Documentary

Project Kaisei expeditions to the North Pacific Subtropical Convergence Zone (the North Pacific Gyre) were filmed by a world class production team.  The documentary is currently in its final editing phase. The goal is to generate an educational series for international distribution to assist with raising the awareness of the marine debris/ocean trash global ocean problem. The footage will highlight the following:

  • The volume and variety of the trash in the North Pacific Gyre
  • Identification of the marine debris layers
  • The daunting task of collecting samples for research and data gathering
  • Identify techniques for catching and retrieving marine debris

The documentary is supported by several award-winning writers, as well as personalities who can use their networks and audiences to further increase awareness about this pollution problem and commitment to the efforts of Project Kaisei.

Scientific Testing During the Mission
Project Kaisei works with some of the leading scientists and technologies in ocean research. Teams of scientists and researchers participating in the expedition are supported by several research institutions and agencies, including the Scripps Institution of Oceanography. We  look at issues including the effects on marine life, microorganisms, new satellite imagery studies and also marine mammal research with low frequency sound detection devices. Many of these are world-first studies with regards to marine debris in this area of ocean.

Study on Toxins and the Food Chain
It has been estimated that the composition of marine litter globally now consists of 60-80% plastic polymers and in some areas it elevates to numbers as high as 90 – 95% (1, 2). Marine biologists, ocean lovers, and water sports enthusiasts Andrea Neal, Ph.D. (Ocean Futures Society) and Joel Paschal (Sea of Change and Algalita), have joined Project Kaisei to help further our understanding of the scope and impact that plastic marine pollution has on our oceanic environments. With the amount of plastic pollution in our environment continuing to increase, we are not only concerned about the quantity of this prevalent pollutant but the biological impacts that these synthetic organic polymers may have on aquatic species as well as ourselves. We know that Persistent Organic Pollutants (POPs) like PCB’s (polychlorinated biphenyl’s), PAH’s (polycyclic aromatic hydrocarbons) and DDT (dichloro-diphenyl-trichloroethane) are attracted to synthetic polymers which make up the plastic debris at sea, and create a sink for these harmful toxins in aquatic environments.

Project Kaisei expeditions accomplishments are targeted to these three areas of concern:

  1. Bringing attention and understanding to the general public of this emerging environmental and health impact issue of plastic pollution and their associated sinks for harmful toxins in oceanic environments, and how this may be entering our food chain.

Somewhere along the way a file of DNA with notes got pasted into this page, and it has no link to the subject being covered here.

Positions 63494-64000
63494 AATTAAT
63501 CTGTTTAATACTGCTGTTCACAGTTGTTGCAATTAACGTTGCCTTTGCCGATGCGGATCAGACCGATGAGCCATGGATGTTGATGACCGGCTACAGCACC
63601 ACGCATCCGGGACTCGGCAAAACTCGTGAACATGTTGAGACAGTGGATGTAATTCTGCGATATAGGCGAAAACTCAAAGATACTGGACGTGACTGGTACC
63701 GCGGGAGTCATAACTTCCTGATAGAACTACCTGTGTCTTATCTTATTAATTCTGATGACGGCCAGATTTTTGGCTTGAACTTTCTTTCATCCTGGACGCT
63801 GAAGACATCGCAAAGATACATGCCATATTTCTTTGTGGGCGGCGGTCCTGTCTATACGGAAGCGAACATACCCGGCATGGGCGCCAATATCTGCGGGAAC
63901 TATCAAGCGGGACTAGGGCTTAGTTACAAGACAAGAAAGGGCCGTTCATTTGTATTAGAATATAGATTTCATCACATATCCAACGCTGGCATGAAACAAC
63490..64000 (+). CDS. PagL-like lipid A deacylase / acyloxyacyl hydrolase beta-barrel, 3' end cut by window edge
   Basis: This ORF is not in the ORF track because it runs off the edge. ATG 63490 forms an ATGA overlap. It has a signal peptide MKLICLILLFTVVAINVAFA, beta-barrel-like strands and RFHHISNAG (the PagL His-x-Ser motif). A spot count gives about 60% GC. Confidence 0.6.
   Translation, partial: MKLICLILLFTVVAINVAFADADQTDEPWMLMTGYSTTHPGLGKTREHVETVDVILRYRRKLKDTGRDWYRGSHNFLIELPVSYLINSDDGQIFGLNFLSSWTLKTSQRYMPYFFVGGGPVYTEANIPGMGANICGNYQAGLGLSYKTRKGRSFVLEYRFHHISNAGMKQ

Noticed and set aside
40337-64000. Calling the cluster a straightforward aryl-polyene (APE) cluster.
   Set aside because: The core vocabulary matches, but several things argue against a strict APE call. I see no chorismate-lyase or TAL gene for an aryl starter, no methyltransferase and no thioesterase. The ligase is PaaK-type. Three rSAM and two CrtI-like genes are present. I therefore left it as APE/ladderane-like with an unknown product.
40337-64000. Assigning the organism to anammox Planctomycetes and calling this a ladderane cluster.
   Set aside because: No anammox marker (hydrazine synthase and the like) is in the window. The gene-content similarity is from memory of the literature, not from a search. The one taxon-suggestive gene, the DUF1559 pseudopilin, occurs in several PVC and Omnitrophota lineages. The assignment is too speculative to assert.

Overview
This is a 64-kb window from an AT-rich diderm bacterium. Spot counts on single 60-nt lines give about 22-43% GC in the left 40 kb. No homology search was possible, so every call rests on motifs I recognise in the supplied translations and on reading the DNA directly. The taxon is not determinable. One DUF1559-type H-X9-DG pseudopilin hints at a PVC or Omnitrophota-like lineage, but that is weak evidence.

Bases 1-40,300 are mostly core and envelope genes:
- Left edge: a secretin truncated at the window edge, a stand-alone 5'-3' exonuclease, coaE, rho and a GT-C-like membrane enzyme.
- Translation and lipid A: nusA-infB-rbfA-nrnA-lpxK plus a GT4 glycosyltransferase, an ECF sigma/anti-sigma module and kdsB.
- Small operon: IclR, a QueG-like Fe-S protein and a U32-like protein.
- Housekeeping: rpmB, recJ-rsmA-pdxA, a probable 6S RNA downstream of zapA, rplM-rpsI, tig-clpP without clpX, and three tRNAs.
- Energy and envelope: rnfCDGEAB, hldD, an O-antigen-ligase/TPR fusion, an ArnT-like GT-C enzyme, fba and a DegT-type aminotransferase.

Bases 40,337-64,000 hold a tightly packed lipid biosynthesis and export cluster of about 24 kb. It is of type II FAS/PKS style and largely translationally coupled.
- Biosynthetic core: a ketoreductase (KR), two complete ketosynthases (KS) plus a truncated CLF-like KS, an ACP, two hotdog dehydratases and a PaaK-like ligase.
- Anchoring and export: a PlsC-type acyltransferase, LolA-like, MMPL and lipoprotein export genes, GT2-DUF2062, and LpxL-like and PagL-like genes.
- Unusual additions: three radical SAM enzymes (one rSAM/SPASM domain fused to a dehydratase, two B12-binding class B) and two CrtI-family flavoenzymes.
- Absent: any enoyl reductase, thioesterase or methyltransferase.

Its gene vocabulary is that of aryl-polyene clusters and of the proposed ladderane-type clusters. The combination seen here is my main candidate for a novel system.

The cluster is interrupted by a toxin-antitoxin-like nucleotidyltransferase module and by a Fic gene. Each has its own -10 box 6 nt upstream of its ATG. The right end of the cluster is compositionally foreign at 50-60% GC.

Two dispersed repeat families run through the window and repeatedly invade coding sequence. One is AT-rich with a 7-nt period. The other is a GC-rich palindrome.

2. Developing creative solutions for wise use and re-use of our natural resources.
  3. Encouraging a full range of waste management strategies including the proper handling of plastic wastes through recycling, reduction in the production and consumption of plastic products, and the reuse of products to reduce all wastes.

Programme 1 – Mission Impossible
We will follow the first leg of a journey to the North Pacific Gyre and will be introduced to and get to know the team of scientists, explorers, conservationists and filmmakers. We get to know the fantastic vessel the Kaisei – Japanese for ‘Ocean Planet’ – a 151-ft brigantine, packed to the gunnels with equipment. From experimental devices to the latest in underwater filming, we will learn exactly what the crew is hoping to achieve and why it is so important that they succeed.

From the ocean giants, such as whales, dolphins and sharks, to the tiny fish that shelter under the floating flotsam and even the plankton that drifts with the currents – all sea life is under threat from the pollution of the ocean.

The crew will analyze this problem face-on and begin their work. We’ll follow their triumphs and challenges as they begin to test the different devices designed to capture the debris collected during the expedition.

Programme 2 – Removing the Debris
Once the first mission has been completed and some innovative solutions are identified, Project Kaisei will plan to secure more data and research plus testing of innovative collection equipment devices for major ocean clean-up.

Many fishermen have lost their jobs as relentless, high-tech fishing methods have depleted fish stocks leaving little hope of survival. We meet the men whose boats have been decommissioned as the pressure to produce more and more fish each day has been too great. Now these fishermen have the chance to give something back to the ocean and we watch their boats being transformed into specialized plastic-consuming machines to collect the waste and turn it in to fuel. If successful, the vessels will be fueled entirely by the waste they collect and they will become part of a team undertaking the biggest clean up Earth has ever witnessed.